Storage choices include conventional hard drives of up to 4TB as well as solid state drives ranging from 250GB to 2TB. For our review, @Xi included a 256GB Samsung M.2 PCIe 3.0 solid state drive ($229) hosting the operating system and a 1TB 7200rpm Seagate Barracuda SATA drive for data storage (a $29 upgrade from the base configuration).

Although the case makes no provision for an optical drive, ­ @Xi sells external USB DVD-Writer and Blu-ray Writer drives for $69 and $119, respectively. But we found the identical drives from other online retailers at $24 and $80.

Blazing Performance

With its SSD, the @Xi workstation booted up very quickly. But its seven fans (including those on the GPU and power supply) and a case lacking acoustic damping results in a noisy system. The Xi MTower CX averaged 38dB at rest (compared to 29dB ambient background noise), increasing to 46dB during heavy compute loads (about equivalent to a typical office conversation).

Thanks to the NVIDIA Quadro M5000 GPU, the Xi MTower CX workstation performed great on the SPECviewperf benchmark, turning in some of the best results we have ever recorded for a single-socket workstation. On the AutoCAD rendering test, which clearly shows the benefits of multiple fast CPU cores, the Xi MTower CX blew us away, completing the test in 25.3 seconds—faster than any single socket workstation we have ever tested. And on the SPECwpc benchmark, the Xi MTower CX scored at or near the top on every component of this very demanding test.

For our SOLIDWORKS tests, we have recently begun using the SPEC SOLIDWORKS 2015 benchmark. This new evaluation performs nine graphics tests and two CPU tests. Although we have run this test on several mobile workstations, this marks the first time we have done so on a full-fledged workstation. While we therefore have nothing similar to compare it to, the Xi MTower CX turned in excellent results on this new real-world performance evaluation. For comparison’s sake, we included the SPEC SOLIDWORKS 2013 benchmark results on page 44.

Although Windows 10 Home is included in the Xi MTower CX base price, for our review @Xi pre-installed Windows 7 Professional Edition 64-bit, adding $179 to the overall cost. Customers can also purchase their system without an operating system or choose Windows 8.1, Windows 10 Professional, or one of eight different versions of Linux. A free one-year license to McAfee AntiVirus Plus as well as one-year usage of the SplashID 8 Pro password manager software is also included. @Xi rounded things out with a Logitech 104-key keyboard and Logitech USB 2-button wheel mouse, but here again, the company offers lots of other options.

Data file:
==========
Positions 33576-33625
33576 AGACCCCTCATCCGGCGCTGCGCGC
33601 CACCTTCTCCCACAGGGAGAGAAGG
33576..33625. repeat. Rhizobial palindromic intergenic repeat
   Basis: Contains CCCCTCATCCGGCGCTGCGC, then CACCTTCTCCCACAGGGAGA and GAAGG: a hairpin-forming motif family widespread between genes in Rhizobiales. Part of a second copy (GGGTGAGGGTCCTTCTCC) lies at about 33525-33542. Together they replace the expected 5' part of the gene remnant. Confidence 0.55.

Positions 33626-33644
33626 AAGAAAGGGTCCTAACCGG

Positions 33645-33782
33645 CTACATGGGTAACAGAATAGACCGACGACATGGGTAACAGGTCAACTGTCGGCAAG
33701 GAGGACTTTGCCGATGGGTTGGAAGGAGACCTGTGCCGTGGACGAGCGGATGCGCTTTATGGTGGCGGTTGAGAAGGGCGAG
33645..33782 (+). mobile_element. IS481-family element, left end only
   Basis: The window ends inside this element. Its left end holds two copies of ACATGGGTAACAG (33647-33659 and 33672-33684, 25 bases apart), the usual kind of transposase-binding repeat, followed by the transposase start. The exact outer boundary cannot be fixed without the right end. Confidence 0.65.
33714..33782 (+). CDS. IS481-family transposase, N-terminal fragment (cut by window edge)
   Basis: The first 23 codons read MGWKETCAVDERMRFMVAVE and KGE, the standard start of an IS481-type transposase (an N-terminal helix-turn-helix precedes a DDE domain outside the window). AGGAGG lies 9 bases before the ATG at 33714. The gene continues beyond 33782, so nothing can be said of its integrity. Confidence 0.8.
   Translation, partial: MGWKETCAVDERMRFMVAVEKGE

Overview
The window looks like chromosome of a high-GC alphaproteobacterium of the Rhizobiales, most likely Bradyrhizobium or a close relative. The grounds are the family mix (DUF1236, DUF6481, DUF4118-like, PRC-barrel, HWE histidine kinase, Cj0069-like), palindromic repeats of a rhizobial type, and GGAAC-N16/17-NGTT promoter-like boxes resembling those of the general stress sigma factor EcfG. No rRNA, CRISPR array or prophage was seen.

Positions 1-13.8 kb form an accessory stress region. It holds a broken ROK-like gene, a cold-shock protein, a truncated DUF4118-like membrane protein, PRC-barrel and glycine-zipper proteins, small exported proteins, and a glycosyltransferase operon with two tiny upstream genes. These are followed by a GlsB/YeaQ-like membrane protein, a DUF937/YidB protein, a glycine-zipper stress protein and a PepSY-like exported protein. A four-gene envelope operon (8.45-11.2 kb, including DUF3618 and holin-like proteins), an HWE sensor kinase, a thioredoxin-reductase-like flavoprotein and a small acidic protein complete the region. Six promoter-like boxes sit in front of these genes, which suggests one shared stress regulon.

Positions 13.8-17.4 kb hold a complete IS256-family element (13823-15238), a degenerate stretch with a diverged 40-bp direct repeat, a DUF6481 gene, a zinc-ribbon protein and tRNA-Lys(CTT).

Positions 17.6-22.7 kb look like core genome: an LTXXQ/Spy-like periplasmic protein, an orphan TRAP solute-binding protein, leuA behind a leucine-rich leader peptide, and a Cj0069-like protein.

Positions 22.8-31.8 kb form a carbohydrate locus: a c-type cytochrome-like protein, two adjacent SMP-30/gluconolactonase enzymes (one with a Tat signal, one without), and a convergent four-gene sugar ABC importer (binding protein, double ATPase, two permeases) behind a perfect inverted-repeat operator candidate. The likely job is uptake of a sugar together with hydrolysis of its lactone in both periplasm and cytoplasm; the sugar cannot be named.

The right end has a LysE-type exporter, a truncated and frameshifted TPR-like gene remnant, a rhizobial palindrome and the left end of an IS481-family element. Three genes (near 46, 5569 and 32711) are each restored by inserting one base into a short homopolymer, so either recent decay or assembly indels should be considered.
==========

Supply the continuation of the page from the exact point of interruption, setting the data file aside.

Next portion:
The standard Xi warranty includes just one-year coverage on system parts and three years for labor. We always find this type of coverage a bit puzzling, since most of the actual components (hard drive, graphics card, etc.) come with their own three-year warranties. @Xi offers warranties up to five years, and included a full three year parts warranty on our system (a $129 option).

Once all of the extras were tallied, our evaluation unit priced out at $4,997. Considering that price is less than other over-clocked systems we’ve tested yet beat their performance, the MTower CX once again proves that @Xi delivers plenty of bang for your buck.

More Info


Single-Socket Workstations Compared

Xi MTower CX one 3GHz Intel Xeon E5-1660 v3 8-core CPU over-clocked to 4.1GHz, NVIDIA Quadro M5000, 16GB RAMBOXX APEXX 2 2401 one 4GHz Intel Core i7-4790K 4-core CPU over-clocked to 4.5GHz, NVIDIA Quadro K5200, 16GB RAMDigital Storm Slade PRO one 3.1GHz Intel Xeon E5-2687W v3 10-core CPU, NVIDIA Quadro M4000,



Direct Volta Pro one 4GHz Intel Core i7-4790K quad-core CPU, NVIDIA Quadro K5200,


Xi MTower PCIe one 3.7GHz Intel Core i7-5930K 6-core CPU over-clocked to 4.32GHz, NVIDIA Quadro K5200, 16GB RAMLenovo P300 one 3.6GHz Intel Xeon E3-1276 v3 quad-core CPU, NVIDIA Quadro K4000, 8GB RAM
Price as tested$4,997$5,806$6,187$4,441$4,985$2,072
Date tested1/25/161/30/1610/18/157/12/1512/13/1411/9/14
Operating SystemWindows 7Windows 7Windows 10Windows 7Windows 8.1Windows 7
SPECviewperf 12 (higher is better)
SPECapc SOLIDWORKS 2013 (higher is better)
Graphics Composite2.833.202.1611.248.826.29
RealView Graphics Composite3.644.112.7713.3210.036.88
Shadows Composite3.694.172.8013.3710.056.89
Ambient Occlusion Composite8.489.576.4428.0817.589.65
Shaded Mode Composite2.773.132.1011.258.956.17
Shaded with Edges Mode Composite2.903.282.2111.228.696.41
RealView Disabled Composite1.041.180.805.695.284.39
CPU Composite4.925.113.394.874.504.18
Autodesk Render Test
Time in seconds (lower is better)25.3041.8847.3350.8342.3364.08
SPECwpc v2.0 (higher is better)
Media and Entertainment3.843.523.67n/an/an/a
Product Development3.383.063.89n/an/an/a
Life Sciences4.193.654.46n/an/an/a
Financial Services2.591.542.55n/an/an/a
General Operations1.781.991.47n/an/an/a

Numbers in blue indicate best recorded results. Numbers in red indicate worst recorded results.

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About the Author

David Cohn's avatar
David Cohn

David Cohn is a consultant and technical writer based in Bellingham, WA, and has been benchmarking PCs since 1984. He is a Contributing Editor to Digital Engineering, the former senior content manager at 4D Technologies, and the author of more than a dozen books. Email at [email protected] or visit his website at